Lately John’s reactions to minutiae have been extreme: he’ll suddenly stand up and scream at the top of his lungs. Frustration born of not finding the words quick enough I imagine, which doesn’t make it any easier — only understandable for those of us with the Autism Manual. It is of little use to the public at large, including those inside our educational institutions — but at least most people look at John and see his disability. His is evident.
But my Sam often passes for typical. Often. Which means when he acts atypical people are all what the hell? I’ve been guilty-guilty-guilty of this more times than I care to admit. We expect so much more from him, so much more than we do from his brother. When Sam’s reaction to a timeout for speaking out in class is explosive screams and a mad dash around the room, some are quick to categorize him as a “bad child.”
Sam spends all of his free time reading the encyclopedia for fun — he is all “nano-technology this” and “Cambrian period that” complete with helpful and constant pencil drawings. So we signed him up for this after-school science program. His brain is in need of stimulation that an after-school science program would seem to provide. The weekly topics and experiments scream SAM.
So when John and I arrive to pick him up — after first negotiating the parking lot and John’s screams because I was unable to complete a crocheted Mars before we had to leave (yes, a crocheted Mars) — after negotiating screams and flailing limbs as we walk down the hallway because, I don’t know, I chose the wrong route? or maybe he was still upset about Mars and needed to scream some more about it? After all that, we arrive to the classroom and I see my boy huddled in a chair backwards, snot falling down his face, eyes red and still wet with tears. He sobs when he sees me. The instructor motions that he’d like to speak with me… “He was very rude,” he says “he talks a lot —a lot!” he adds with exasperation “and he doesn’t listen. It seems he can’t hear when he’s spoken to.”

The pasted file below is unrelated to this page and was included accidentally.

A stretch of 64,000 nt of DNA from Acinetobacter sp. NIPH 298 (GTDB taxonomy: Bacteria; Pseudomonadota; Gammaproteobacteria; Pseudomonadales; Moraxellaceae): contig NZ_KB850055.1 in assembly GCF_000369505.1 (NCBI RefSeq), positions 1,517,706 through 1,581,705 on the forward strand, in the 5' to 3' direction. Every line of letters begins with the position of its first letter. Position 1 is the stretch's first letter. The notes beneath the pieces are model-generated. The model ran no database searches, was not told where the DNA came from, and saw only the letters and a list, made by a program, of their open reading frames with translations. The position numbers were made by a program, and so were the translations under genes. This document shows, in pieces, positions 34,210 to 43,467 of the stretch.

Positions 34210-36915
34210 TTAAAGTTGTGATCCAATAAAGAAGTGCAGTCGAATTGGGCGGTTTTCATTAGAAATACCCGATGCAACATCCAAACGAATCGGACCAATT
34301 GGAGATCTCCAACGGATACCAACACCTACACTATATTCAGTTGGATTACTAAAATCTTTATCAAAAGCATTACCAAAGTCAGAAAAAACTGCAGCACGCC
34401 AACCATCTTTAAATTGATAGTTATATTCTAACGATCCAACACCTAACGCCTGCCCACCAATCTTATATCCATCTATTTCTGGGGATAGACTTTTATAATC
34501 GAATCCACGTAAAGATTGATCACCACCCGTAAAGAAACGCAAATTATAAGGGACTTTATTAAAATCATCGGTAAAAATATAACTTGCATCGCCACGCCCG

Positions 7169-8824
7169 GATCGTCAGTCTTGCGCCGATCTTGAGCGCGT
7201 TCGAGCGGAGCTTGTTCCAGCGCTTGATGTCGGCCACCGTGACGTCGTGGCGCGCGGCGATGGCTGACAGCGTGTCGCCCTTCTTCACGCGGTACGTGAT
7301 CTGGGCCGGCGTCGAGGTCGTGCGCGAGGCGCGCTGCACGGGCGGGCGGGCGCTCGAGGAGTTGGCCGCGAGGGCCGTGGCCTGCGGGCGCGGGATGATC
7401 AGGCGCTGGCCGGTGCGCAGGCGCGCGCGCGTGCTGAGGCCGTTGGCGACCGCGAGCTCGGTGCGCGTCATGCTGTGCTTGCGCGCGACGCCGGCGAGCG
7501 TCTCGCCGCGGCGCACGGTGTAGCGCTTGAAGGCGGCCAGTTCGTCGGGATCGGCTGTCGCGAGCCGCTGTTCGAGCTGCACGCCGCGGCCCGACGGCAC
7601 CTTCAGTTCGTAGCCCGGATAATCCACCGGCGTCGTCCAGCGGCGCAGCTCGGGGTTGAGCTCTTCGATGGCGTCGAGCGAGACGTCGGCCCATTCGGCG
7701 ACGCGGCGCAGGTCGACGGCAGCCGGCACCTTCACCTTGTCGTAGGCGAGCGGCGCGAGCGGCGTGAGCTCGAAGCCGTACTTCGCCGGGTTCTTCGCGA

He was in a timeout for nearly an hour. An hour!
Huh. So you see, I’ve forgotten. I’ve forgotten how well my boy copes, how often he passes for typical. I’ve forgotten to relay strategies to this young and inexperienced instructor. Once again I am taken by surprise that yep, my boy still has significant challenges! still enough to knock me over. I try to explain now Do you know what an IEP is? You do? Great, He has an IEP that is supposed to address some of his challenges. He really loves science, it may be helpful to give him a warning or two about speaking out before putting him in a time-out. Just makes it worse, I promise!
This is the third session and the third time Sam has been miserable when I’ve picked him up. This last time is, of course, the worst. The program is not run by the school system but by an outside organization, so I don’t think I can ask for accommodations — or can I? I’ve contacted his team and am hoping for the best. He is desperate to continue. The instructor is glad to hear some things that might help but does not sound overly confident that he can handle it.
So there are these times? Times I just feel outside myself. Sometimes I think it may be the gaping stares from others that hurls me out of my body, a spectator to my life, to the situation. When John body-drops to the ground, my limbs feel leaden and uncooperative in the exact same way that his refuse to budge and part of me is above looking down at the ridiculousness of it all.
But Sam needs for me to be different.